In the world of Jeff Mills, Space Is the Place. That phrase comes from a 1974 film directed by John Coney, written by Joshua Smith and Sun Ra, and featuring the latter jazz musician. Although Mills is most readily associated with the second wave of Detroit techno, the many threads of his work and career can be teased out from this little-known movie: an ongoing obsession with science fiction, the use of Afrofuturist motifs, a deep belief in the power of extramusical content and symbolism, and even his flirtation with cinema itself. Moreover, just as Sun Ra had his Arkestra, so too, has Mills sought out collaborations with orchestras and other classical musicians in recent years.
But of course, the Jeff Mills that most people know is “The Wizard,” whose magic lies in his unparalleled DJ’ing abilities and experimental production skills. As the founder of Underground Resistance, a techno collective he formed with “Mad” Mike Banks in the late 1980s, Mills brought a political element to the genre, which had hitherto been detached from subject matter and only interested in formal concerns. Later, the artist would start his own label, Axis Records, before embarking on creating increasingly complex works throughout the world.
Jeff Mills’ latest project is a sequel to his 2004 piece, Exhibitionist, which sought to demystify the art of DJ’ing, while at the same time reveal the intricacy of its craft. In the process, it debunked many of the notions surrounding dance music’s validity as a genre. The follow-up, which comprises three parts, takes advantage of new technologies to go even deeper into capturing the creation and production of electronic music, and it’s as adventurous as any of Mills’ endeavors.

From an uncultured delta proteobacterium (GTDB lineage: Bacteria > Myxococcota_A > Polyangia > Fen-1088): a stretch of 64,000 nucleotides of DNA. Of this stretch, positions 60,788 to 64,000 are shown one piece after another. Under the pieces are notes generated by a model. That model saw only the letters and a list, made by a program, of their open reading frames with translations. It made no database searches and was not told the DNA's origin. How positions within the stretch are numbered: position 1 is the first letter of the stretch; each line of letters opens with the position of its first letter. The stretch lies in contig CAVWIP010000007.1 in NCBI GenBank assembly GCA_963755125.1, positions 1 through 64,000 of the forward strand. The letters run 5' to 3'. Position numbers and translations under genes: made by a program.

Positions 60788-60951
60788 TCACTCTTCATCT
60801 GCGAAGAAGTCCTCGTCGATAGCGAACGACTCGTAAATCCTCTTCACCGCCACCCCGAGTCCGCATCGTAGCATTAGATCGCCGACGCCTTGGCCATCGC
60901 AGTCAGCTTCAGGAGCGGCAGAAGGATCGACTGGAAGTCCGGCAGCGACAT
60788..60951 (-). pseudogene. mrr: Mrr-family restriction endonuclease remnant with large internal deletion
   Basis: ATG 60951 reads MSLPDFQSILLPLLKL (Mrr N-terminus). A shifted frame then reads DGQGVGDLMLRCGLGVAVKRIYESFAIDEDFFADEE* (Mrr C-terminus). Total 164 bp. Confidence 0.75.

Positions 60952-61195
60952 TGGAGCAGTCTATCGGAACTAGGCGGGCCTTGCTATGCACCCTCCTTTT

Detroit Music Magazine spoke with Jeff Mills around the release of part two of Exhibitionist 2. His passion was evident throughout the conversation, as if his mind were set to warp drive and the rest of him — and us — were struggling to play catch up. If space is indeed the place, then Jeff Mills is out there mapping the final frontiers.
Exhibitionist 2 is a magnum opus, and you have one more part coming out. How does Exhibitionist 2 relate to the first Exhibitionist, and what was the impetus behind revisiting the project?
With the second release, what I had intended to do was to further explain more about the art form or the artistry of the DJ – more aspects about what it takes to actually program music for people. On this one, we went more to music production, which is something we didn’t do on the first one. And overall, I just wanted to show the process works – from what one thinks, to what one does, to eventually what one person hears and what he experiences – and how that information can sometimes be taken back for modifying music once again. And so I thought it would be most important to kind of try to capture the mindset or to try and get some insight to explain the intention of what a DJ is trying to do with the music.
So there is where it’s different from the first one. And then the idea itself really, I guess I was not as aware of it when I made the first one, but it became more apparent that by allowing the viewer to be able to see more and possibly understand more about the art form, perhaps – maybe – somehow, it would be easier to see the value of why it’s so unique and why it’s something that we shouldn’t always take for granted, that it’s something that any and every one can do, that there is a craft to all this, that there is a way to learn it in a way that you can really use it to say things that are quite difficult to say with words.